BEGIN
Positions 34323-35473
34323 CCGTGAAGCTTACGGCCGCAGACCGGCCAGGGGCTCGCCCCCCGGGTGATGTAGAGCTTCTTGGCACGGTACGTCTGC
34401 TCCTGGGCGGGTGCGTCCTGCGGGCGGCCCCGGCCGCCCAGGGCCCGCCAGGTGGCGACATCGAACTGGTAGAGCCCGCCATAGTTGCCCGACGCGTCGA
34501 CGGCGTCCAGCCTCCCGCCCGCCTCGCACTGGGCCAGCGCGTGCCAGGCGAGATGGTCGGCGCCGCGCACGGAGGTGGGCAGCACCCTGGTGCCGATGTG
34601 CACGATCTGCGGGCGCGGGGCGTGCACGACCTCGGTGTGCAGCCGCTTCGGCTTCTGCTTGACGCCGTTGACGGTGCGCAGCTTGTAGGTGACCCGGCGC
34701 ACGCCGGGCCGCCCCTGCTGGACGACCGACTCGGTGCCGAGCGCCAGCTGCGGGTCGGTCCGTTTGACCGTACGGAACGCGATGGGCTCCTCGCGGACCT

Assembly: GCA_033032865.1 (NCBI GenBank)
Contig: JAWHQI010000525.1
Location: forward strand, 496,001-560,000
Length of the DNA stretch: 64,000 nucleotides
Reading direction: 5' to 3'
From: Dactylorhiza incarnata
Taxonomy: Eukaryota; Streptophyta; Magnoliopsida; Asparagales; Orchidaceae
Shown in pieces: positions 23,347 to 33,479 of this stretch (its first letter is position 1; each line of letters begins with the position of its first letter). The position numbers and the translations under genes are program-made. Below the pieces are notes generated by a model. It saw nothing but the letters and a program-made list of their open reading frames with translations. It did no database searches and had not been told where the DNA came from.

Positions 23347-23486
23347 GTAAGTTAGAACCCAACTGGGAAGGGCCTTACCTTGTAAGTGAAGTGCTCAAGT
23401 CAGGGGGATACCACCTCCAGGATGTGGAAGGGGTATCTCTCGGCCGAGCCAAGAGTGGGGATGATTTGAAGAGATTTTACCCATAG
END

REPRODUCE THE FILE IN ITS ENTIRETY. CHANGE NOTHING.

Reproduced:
Positions 34323-35473
34323 CCGTGAAGCTTACGGCCGCAGACCGGCCAGGGGCTCGCCCCCCGGGTGATGTAGAGCTTCTTGGCACGGTACGTCTGC
34401 TCCTGGGCGGGTGCGTCCTGCGGGCGGCCCCGGCCGCCCAGGGCCCGCCAGGTGGCGACATCGAACTGGTAGAGCCCGCCATAGTTGCCCGACGCGTCGA
34501 CGGCGTCCAGCCTCCCGCCCGCCTCGCACTGGGCCAGCGCGTGCCAGGCGAGATGGTCGGCGCCGCGCACGGAGGTGGGCAGCACCCTGGTGCCGATGTG
34601 CACGATCTGCGGGCGCGGGGCGTGCACGACCTCGGTGTGCAGCCGCTTCGGCTTCTGCTTGACGCCGTTGACGGTGCGCAGCTTGTAGGTGACCCGGCGC
34701 ACGCCGGGCCGCCCCTGCTGGACGACCGACTCGGTGCCGAGCGCCAGCTGCGGGTCGGTCCGTTTGACCGTACGGAACGCGATGGGCTCCTCGCGGACCT

Assembly: GCA_033032865.1 (NCBI GenBank)
Contig: JAWHQI010000525.1
Location: forward strand, 496,001-560,000
Length of the DNA stretch: 64,000 nucleotides
Reading direction: 5' to 3'
From: Dactylorhiza incarnata
Taxonomy: Eukaryota; Streptophyta; Magnoliopsida; Asparagales; Orchidaceae
Shown in pieces: positions 23,347 to 33,479 of this stretch (its first letter is position 1; each line of letters begins with the position of its first letter). The position numbers and the translations under genes are program-made. Below the pieces are notes generated by a model. It saw nothing but the letters and a program-made list of their open reading frames with translations. It did no database searches and had not been told where the DNA came from.

Positions 23347-23486
23347 GTAAGTTAGAACCCAACTGGGAAGGGCCTTACCTTGTAAGTGAAGTGCTCAAGT
23401 CAGGGGGATACCACCTCCAGGATGTGGAAGGGGTATCTCTCGGCCGAGCCAAGAGTGGGGATGATTTGAAGAGATTTTACCCATAG